EU sports law is therefore a product of the EU’s sports policy. The EU lacks the necessary Treaty base to develop a fully fledged common sports policy underpinned with primary and secondary legislative actions. Sports policy is therefore primarily regulatory in nature. It seeks to alter the values which underpin the regulation of sport. In other words, sports policy attempts to balance the classic Single Market regulation of sport with a form of regulation which respects sports social and cultural nature. The clarification of the legal environment allows for the EU’s other political policy interests in sport to be pursued without being undermined by Single Market regulatory actions. EU sports policy can then develop through sports integration into a number of socio-cultural policy subsystems such as education, youth and health.

For those seeking to develop a socio-cultural sports policy, the involvement of law is viewed with unease. Sport is an essentially private pursuit which fulfils important social, cultural, educational and physical functions within society. Furthermore, sport and the law are often considered ‘separate realms’. In other words, the law operates in a manner totally incompatible with the operation of sport. ‘Legal norms are fixed rules which prescribe rights and duties; relationships within the social world of sport are not seen in this way’ (Foster 1993: 106). However, sport has never claimed to operate above the law. After all, sport could not operate without law. Rather, it has developed an internal legal structure of its own. On the one hand, this legal system specifies the rules of the game such as the offside law in football. On the other, it also concerns the organisation of the sport. ‘Organisational’ laws regulate important issues such as access to the competition, the rights of players and the exploitation of broadcasting rights.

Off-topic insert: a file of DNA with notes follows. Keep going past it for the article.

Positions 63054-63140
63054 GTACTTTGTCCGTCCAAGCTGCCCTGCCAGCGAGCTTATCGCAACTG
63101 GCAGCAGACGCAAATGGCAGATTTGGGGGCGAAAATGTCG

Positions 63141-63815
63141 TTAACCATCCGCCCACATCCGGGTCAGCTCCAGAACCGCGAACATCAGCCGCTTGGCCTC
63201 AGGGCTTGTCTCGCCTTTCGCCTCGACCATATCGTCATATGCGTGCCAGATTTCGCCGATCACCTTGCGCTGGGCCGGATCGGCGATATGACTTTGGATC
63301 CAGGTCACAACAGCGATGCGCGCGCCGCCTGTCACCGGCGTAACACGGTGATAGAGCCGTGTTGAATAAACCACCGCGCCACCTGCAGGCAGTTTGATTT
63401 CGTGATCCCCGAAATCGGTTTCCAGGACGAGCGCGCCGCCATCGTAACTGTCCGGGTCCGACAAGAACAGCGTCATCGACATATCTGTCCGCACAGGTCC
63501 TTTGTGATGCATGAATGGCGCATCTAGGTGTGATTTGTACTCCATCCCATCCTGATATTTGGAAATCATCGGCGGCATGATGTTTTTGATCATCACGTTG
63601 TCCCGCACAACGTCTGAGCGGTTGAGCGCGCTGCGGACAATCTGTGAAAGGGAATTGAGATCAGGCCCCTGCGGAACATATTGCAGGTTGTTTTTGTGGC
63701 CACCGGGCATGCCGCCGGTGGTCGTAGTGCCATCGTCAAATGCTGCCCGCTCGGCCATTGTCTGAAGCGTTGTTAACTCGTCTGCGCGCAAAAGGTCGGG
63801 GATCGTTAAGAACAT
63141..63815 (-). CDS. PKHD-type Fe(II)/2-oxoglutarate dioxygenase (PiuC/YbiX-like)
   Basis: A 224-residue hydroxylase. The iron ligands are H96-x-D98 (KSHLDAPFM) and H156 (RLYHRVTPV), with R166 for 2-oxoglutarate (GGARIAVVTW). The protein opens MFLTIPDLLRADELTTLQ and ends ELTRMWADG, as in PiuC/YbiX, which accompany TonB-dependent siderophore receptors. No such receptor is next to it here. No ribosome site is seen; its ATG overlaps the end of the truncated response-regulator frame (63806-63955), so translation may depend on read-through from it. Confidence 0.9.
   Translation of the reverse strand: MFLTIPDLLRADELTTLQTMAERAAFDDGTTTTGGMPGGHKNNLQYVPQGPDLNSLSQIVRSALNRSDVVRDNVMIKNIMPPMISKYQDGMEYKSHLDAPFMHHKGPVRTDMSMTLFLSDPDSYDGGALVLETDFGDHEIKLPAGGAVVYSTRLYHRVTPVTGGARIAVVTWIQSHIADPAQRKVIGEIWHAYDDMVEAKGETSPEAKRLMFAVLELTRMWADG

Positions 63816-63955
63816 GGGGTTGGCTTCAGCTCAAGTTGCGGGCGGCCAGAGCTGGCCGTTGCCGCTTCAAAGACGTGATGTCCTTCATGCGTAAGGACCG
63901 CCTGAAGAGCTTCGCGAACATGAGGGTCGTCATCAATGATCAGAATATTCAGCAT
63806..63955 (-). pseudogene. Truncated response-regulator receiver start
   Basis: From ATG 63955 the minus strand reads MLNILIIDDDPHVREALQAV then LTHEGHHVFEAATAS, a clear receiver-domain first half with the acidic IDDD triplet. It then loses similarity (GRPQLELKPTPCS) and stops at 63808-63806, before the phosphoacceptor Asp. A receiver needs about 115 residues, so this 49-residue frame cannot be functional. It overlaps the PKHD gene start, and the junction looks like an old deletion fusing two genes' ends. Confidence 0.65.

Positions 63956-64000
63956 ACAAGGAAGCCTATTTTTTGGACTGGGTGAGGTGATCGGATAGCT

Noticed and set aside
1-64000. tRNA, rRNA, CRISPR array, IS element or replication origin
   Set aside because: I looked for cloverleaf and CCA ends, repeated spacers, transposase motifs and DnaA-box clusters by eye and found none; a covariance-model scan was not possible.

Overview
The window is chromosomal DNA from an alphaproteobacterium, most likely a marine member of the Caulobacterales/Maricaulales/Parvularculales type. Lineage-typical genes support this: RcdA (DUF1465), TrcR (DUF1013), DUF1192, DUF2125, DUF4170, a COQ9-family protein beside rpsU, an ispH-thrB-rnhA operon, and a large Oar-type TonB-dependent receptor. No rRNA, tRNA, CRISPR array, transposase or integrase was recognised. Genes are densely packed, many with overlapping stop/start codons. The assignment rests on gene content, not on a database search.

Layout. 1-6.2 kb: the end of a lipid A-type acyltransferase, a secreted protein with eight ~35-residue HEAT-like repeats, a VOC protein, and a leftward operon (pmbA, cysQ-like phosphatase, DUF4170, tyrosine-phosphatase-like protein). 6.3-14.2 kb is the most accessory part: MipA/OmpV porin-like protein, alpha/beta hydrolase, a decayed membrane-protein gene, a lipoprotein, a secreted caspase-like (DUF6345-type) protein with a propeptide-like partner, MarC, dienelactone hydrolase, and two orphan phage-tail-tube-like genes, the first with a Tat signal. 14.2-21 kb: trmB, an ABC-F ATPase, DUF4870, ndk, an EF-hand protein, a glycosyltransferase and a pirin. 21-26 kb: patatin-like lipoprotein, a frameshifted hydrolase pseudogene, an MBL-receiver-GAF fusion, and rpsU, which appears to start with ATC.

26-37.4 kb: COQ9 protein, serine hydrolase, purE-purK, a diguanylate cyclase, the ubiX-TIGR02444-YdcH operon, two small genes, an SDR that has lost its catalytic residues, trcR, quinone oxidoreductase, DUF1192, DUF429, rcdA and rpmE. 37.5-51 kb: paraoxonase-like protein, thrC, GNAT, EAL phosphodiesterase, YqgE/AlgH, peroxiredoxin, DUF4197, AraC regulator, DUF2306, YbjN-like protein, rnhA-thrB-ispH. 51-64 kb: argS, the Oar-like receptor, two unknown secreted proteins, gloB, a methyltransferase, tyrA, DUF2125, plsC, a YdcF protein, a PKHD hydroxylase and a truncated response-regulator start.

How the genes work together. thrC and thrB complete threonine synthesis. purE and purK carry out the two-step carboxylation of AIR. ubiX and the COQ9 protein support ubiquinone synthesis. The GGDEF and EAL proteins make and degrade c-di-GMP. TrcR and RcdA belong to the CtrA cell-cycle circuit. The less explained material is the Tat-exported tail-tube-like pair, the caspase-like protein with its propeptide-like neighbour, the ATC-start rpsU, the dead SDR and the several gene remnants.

Throughout the 1990s sport developed into a significant industry in its own right. The extent of this commercialisation contributed to the ‘juridification’ of sport, ‘where what are intrinsically social relationships between humans within a social field become imbued with legal values and become understood as constituting a legal relationship – social norms become legal norms’ (Gardiner et al. 1998: 66). Juridification therefore refers to the process through which the general laws of the land penetrate the internal laws of sport. The juridification of sport accelerated interest in the idea of sport and the law as an area of legal study. Established general legal principles deriving from, for instance, criminal law, contract law, the law of torts, public law, administrative law, property law, competition law, EU law, company law, fiscal law and human rights law, have been applied to a wide number of sporting contexts including: public order and sport, drugs and sport, safety in sport, disciplinary measures in sport, conduct in sport and wider issues relating to restraint of trade and anti-competitive behaviour in sport.